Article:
That's what Master Shinran is pointing to when he describes ALL self-power Buddhism as being polluted by what he calls SELF-CALCULATION. 

Whether we admit it or not, we're trying to buy a ticket up the mountain of enlightenment, paying for karmic merit by the "various and sundry practices and good acts".

I can't help but think that Amida wants us to be good people to the best of our ability.


Of course, all of the Buddhas want that for EVERYONE...whether we are a Shin Buddhist, or some other sort of Buddhist, or some other sort of religious person, or an entirely secular, materialist person who doesn't even believe in any sort of transcendental realm of existence.

And of course, when we ourselves have children, or grandchildren, that's what we want for them as well.

But this has NOTHING to do, intrinsically, with trying to save ourselves from endless rounds of birth and death by doing various practices and good acts IN AN EFFORT TO GENERATE KARMIC MERIT.

And that's what self-power Buddhism has, as it's fundamental paradigm.


I realize that the sutras tell us that Amida will save us all, but why do we not want to be a good child to our parent?  Shouldn't we aim be to make our parent proud of us instead of being wayward sons and daughters?


At some point, in some life, you will have the same epiphany that I have had, that countless other people of SHINJIN had, and that Master Shinran and his own teacher Master Honen had:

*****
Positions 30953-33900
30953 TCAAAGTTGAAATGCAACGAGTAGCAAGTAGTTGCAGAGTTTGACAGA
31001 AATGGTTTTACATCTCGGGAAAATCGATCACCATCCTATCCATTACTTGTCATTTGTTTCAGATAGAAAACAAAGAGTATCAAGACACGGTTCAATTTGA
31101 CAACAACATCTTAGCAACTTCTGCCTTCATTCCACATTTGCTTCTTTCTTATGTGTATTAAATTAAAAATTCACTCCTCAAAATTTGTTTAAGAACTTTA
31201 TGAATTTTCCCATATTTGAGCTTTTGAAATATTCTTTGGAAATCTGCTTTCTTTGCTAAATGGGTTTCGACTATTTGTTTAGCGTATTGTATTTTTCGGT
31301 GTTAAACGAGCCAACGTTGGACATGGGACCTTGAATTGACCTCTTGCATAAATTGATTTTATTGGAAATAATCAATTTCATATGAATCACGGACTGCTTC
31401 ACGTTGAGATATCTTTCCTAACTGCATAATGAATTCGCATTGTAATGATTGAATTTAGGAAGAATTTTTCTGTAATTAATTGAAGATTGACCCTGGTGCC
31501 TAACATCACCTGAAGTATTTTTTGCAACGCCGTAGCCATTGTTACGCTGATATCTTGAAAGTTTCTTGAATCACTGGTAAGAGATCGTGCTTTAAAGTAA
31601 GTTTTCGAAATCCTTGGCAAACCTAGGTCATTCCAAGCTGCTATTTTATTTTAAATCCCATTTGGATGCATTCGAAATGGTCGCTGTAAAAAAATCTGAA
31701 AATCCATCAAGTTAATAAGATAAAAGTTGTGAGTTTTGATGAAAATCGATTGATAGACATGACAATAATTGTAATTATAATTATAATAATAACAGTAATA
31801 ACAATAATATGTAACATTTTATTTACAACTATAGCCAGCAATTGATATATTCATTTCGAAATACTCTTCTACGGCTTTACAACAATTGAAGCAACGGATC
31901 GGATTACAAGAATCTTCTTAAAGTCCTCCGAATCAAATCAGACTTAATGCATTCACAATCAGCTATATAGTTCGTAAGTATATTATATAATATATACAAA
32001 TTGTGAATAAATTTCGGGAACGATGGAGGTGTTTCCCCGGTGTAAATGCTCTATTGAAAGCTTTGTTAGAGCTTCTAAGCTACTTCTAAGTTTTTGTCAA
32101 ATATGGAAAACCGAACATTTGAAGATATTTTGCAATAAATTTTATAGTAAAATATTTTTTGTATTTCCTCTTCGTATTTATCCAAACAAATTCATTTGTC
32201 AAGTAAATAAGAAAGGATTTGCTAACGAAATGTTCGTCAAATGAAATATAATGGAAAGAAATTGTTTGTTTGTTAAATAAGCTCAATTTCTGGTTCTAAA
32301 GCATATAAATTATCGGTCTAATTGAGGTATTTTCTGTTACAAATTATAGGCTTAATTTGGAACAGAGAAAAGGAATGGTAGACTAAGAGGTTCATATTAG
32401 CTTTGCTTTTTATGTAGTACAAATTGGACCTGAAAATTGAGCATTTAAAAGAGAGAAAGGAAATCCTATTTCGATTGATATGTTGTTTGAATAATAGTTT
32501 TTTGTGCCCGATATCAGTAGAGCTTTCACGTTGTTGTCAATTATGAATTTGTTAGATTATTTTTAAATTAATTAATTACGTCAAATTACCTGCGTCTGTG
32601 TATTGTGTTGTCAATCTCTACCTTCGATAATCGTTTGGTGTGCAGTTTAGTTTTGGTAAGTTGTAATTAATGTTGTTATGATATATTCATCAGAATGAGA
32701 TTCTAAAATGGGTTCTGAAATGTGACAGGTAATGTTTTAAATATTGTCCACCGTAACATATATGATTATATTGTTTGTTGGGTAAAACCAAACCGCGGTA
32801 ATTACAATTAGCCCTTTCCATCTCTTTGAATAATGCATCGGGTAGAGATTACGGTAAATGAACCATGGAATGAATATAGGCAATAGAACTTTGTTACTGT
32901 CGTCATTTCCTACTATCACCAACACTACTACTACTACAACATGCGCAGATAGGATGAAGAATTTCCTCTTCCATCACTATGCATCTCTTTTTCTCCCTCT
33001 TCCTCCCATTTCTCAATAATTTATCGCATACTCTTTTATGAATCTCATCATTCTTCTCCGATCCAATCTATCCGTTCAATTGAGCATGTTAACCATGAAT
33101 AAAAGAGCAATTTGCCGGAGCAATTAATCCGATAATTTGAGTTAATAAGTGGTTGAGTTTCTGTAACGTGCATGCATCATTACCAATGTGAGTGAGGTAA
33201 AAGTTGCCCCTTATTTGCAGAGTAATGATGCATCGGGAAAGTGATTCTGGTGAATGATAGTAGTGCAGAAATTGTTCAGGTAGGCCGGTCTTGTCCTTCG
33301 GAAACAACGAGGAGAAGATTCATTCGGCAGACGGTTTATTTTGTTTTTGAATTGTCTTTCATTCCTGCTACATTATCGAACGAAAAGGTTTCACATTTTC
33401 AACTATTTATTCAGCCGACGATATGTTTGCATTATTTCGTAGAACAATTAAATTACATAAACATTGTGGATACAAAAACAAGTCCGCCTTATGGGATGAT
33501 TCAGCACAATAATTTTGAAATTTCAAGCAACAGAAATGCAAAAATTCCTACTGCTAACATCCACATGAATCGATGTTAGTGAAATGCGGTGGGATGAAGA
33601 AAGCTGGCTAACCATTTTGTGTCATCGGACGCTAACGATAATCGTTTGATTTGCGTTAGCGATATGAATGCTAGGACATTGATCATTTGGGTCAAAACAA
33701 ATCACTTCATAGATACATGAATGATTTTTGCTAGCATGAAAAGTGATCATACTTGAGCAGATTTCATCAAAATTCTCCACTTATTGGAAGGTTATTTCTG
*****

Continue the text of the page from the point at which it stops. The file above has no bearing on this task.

We can't really make the Buddhas "proud of us" in the way you describe, because everything we do, including our efforts to make the Buddhas proud, is poisoned by our egotism.

Master Shinran said of himself, "I am insincere.  I am full of lust for fame and profit".

I remember when I first read those words, after my whole life had fallen apart, and I recognized that all my so called "spiritual progress" was both tainted and impermanent.

I was astounded by his words.  I had never read anything like them, from any Buddhist teacher before.  And as soon as I read them, I bore witness deep in my heart that these words were true, not just for Master Shinran, but for me as well.

Each and every person must find this out for himself or herself.

This is not a game of "Lowlier Than Thou".  It's simply the human condition.  That's why Master Shinran declares that not one person in a BILLION who depends on self-power will attain Buddhahood.

And then he also declares that for those people who realize they have no goodness to depend on, and hear this Dharma, and come to true SHINJIN by depending ENTIRELY upon the practice of Amida Buddha and the power of His Vows - 10 out of 10, 100 out of 100, 1000 out of 1000 will be saved and at the end of their lives will go to Amida's Pure Land to become Buddhas.

That's the practice that Master Shinran and Master Rennyo (and all authentic teachers of True Shin Buddhism) are talking about - not our practice, not even a little bit - but the Pure and Pristine Practice of Dharmakara/Amida, done over the course of vast ages, to create His Pure Land where we can easily become Buddhas, once we have received the gift of His own faith-mind consciousness, a.k.a. SHINJIN.

To you and all others, please feel free to ask more questions around this subject. In my work with folks over the past years, I have found this one of the most difficult Dharma ideas for sincere seekers to understand.  And even though I've answered it 100 times before and Eiken Kobai Sensei has answered it in his wonderful books, and of course our Dharma masters have answered it - the Dharma truth needs to be stated and re-stated until finally it makes sense to us, and we can bear witness to the truth of it.